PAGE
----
Little did Colonel Washington know that his monument would become the point of beginning of every piece of private and public property owned by over 25 million inhabitants of Southern California.
Washington also traveled north to Death Valley, and south through Temecula to the Mexican border; he noted “Indian Villages” in the vicinity of Temecula. He was paid to survey the Coachella Valley and during this survey he is credited with naming Cathedral City in 1855. During a survey of the Colorado Desert, he reportedly stood in Cathedral Canyon and said the rock formations looked like a European cathedral – the name stuck.
When one travels through the heart of San Bernardino today, one of the main streets that you might see is Baseline Avenue. This street is actually on the baseline set by Colonel Washington. This street exists west of the meridian line but if you go east of the meridian line you travel through the mountains and down into the Mojave Desert. Colonel Washington was one of the first non-native people to record his visit across the Mojave Desert.
Today as you follow the baseline to the east you travel through downtown Yucca Valley, then as 29 Palms Highway curves north the baseline follows Yucca Trail, which then turns into Alta Loma Drive in Joshua Tree. At the termination of Alta Loma Drive there is a mountain of boulders with a canyon headed south. While on his survey of the baseline in 1855, Washington noted this canyon, and at that time he also noted this huge rock mountain. He mentioned petroglyphs on the rocks and the hole at the end of the canyon dug by coyotes to reach shallow water, thus he named the canyon, “Coyote Hole Springs”. There is also an ancient Native American “work circle” in the area, you will find it if you explore the area thoroughly.
After this point he went around the rock mountain and proceeded to survey the baseline east to 29 Palms and beyond. Eventually he found an oasis with Native Americans living amongst the palm trees, thus he named it Twentynine Palms (we will use the term 29 Palms in this blog).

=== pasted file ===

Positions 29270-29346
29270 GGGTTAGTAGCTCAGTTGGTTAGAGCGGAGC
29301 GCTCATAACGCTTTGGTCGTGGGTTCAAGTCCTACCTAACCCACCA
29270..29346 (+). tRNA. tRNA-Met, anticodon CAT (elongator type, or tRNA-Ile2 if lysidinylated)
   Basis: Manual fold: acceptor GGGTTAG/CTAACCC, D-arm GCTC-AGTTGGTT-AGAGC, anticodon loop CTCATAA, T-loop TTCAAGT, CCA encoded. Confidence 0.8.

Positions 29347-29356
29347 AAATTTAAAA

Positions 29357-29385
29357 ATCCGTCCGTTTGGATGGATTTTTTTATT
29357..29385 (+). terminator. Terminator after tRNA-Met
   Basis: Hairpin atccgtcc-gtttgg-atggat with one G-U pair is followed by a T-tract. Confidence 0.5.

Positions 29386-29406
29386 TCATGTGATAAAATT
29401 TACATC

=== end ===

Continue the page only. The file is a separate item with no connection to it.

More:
The community of 29 Palms has many murals and one of its many murals commemorates the visit of Colonel Washington; it is officially known as Mural #2. 29 Palms was known as the Oasis of Mara by the natives. The life-giving springs of the Oasis of Mara supported Native Americans and early settlers, and its famous fan palms were the source of the 29 Palms name. The year after Colonel Washington’s visit a deputy surveyor reported that “near the springs the land has the appearance of having been cultivated by the Indians”. He counted 26 palm trees at that time but the name “Twentynine Palms” was already recorded. He further stated “there are Indian huts in section thirty-three, the Indians use the leaf of the palm tree for making baskets, hats, etc. Around the springs there is a growth of cane of which the Indians make arrows for their bows.”
In 1855 Colonel Henry Washington headed north with his survey and came through the then unnamed Johnson Valley. Near the west end of the valley he found two elderly Indian women alone at a spring, thus Colonel Washington appropriately named it Old Woman Springs, and the name was recorded for all to ponder. The two Indian women may have been left there to watch young children; the rest were probably in the nearby mountains gathering pinon nuts and hunting, as hunter-gatherers were known to do.
For more information on Old Woman Springs check out this blog from last year: